Or take Tessa Lynch’s Handhelds, smaller scale aluminium sculptures, “based on buildings in plan that I moved through on my commute, then I made them into perforated net type shapes.” Lynch mentions as one potential parallel to the tapestry process, the “very methodical [and] mathematical way of making them.
I also really enjoyed seeing Gordon Brennan’s shiny enameled plywood abstract pieces. But would any changing concept of tapestry include them? There is no signage with an explanation.
Here are some links to tapestry for the Brennan piece from the Benmakhlouf article noted above.
Gordon Brennan’s works on show are the latest in his materially experimental practice which extends several decades back to his seven-year apprenticeship in Dovecot Studios. When he went to study in ECA, he applied principles of tapestry to casting and sculpture, namely that the work doesn’t need a “backdrop” and instead – as Joanne Soroka already mentions above – “the form, the surface and the colour is all cast into one thing.” In his exhibited work, he shows some of his experiments with works that have a base and skin, but also perforations that allow the wall to be seen behind. He suggests in a way this makes for a shared characteristic with tapestry, “which is draped, it’s not flat,” namely that “you’re aware of the wall behind.”
I don’t find the analogies compelling. “The form, the surface and the color is all cast into one thing”–doesn’t that cover almost all of pottery and glassmaking? And the fact that it appears draped, not flat–doesn’t that cover a great percentage of sculpture?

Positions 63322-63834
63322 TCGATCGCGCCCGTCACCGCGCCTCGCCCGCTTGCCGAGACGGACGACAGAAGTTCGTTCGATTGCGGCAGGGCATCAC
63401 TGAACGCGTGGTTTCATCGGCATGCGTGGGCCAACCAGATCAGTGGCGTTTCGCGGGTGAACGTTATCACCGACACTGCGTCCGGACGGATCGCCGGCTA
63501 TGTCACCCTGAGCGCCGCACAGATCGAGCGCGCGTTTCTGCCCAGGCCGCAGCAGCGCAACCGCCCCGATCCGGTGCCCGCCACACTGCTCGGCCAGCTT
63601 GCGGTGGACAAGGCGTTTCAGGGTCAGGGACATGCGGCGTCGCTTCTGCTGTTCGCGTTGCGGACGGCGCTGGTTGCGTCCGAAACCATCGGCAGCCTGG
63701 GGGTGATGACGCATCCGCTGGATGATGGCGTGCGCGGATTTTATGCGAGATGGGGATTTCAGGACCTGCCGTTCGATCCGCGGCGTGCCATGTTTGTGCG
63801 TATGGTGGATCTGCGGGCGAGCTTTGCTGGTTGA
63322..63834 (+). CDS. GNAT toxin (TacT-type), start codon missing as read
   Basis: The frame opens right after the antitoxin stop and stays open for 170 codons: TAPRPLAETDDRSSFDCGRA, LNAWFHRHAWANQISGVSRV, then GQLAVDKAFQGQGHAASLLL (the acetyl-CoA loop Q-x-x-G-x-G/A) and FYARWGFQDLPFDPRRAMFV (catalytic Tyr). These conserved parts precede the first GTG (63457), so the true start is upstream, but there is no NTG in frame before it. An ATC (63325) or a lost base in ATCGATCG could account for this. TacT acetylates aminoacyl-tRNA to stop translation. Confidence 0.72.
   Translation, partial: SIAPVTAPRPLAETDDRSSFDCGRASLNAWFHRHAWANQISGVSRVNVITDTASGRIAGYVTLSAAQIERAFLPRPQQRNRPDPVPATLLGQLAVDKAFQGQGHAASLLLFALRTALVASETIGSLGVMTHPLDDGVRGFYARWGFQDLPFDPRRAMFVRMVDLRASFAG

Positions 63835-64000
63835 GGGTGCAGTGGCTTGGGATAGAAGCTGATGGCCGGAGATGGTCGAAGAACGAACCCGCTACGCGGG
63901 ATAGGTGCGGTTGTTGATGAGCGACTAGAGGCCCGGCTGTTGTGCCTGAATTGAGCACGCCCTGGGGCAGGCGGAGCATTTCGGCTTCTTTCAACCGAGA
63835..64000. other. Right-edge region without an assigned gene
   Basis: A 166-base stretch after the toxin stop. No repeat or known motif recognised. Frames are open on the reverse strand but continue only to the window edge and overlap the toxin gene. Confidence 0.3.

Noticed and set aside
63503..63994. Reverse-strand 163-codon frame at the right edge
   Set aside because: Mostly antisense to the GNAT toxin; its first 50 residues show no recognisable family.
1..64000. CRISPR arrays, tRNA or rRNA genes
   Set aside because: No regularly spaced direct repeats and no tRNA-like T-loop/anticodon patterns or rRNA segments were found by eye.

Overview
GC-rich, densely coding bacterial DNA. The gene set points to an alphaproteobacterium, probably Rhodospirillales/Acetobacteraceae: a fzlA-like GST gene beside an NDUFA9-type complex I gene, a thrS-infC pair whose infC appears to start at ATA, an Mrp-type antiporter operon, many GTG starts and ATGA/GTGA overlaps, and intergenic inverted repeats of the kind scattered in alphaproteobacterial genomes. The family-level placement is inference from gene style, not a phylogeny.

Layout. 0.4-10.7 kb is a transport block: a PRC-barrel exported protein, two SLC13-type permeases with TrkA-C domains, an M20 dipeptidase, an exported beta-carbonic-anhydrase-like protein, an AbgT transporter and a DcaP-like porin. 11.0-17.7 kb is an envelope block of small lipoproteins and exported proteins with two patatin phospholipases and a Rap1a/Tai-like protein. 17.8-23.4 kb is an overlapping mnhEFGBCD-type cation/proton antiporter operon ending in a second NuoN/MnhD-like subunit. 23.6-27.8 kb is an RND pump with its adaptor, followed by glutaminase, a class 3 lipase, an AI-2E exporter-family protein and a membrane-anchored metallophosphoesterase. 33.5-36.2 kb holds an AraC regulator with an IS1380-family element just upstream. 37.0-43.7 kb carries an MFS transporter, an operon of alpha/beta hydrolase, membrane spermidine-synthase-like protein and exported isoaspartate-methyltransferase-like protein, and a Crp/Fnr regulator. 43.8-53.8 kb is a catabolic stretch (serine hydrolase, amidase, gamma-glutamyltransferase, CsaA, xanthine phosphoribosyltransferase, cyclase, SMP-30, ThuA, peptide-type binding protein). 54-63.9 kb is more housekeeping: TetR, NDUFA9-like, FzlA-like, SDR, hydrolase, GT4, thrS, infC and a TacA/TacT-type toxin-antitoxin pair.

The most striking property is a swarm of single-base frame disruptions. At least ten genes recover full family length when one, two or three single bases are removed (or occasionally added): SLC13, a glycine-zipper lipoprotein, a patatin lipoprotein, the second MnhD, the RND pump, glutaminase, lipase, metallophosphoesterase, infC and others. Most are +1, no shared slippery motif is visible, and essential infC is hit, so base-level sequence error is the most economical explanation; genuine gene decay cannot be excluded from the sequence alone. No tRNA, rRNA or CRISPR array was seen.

In the past few years, there have been recurring attempts to create a clear definition for tapestry, and to educate the public about what is NOT a tapestry. Joanne Soroka, whose beautiful tapestries are in this show, wrote a blog post about the topic, “Is it a tapestry. No.” American Tapestry Alliance members worked hard to create a definition: What is tapestry? A beautiful embroidery is not a tapestry. This polyester thing for sale on eBay is not a tapestry.
This exhibition theme seems to move in the other direction, as if we’ve been too narrow in our concepts of tapestry. We need to change our concepts?
In the introduction Curator Lesley Millar notes the excellent training of students from the Tapestry Department at the Edinburgh College of Art: “Such training gave the students confidence to fly wherever their ideas took them, sometimes into different areas of practice. Using what has since been categorized as ‘textile thinking’, alumni have produced mixed media installations, performance art, video, etc., alongside challenging and beautiful tapestries.” I wish we could have learned more about just how their ‘textile thinking’ influenced the non-tapestry works in the show. By calling the exhibition Tapestry: Changing Concepts, viewers might think that the items on view should all be considered tapestries.
Overall, the show suffers from a lack of explanation, on the walls of the exhibit and in the catalog. But you should go! It’s so worthwhile.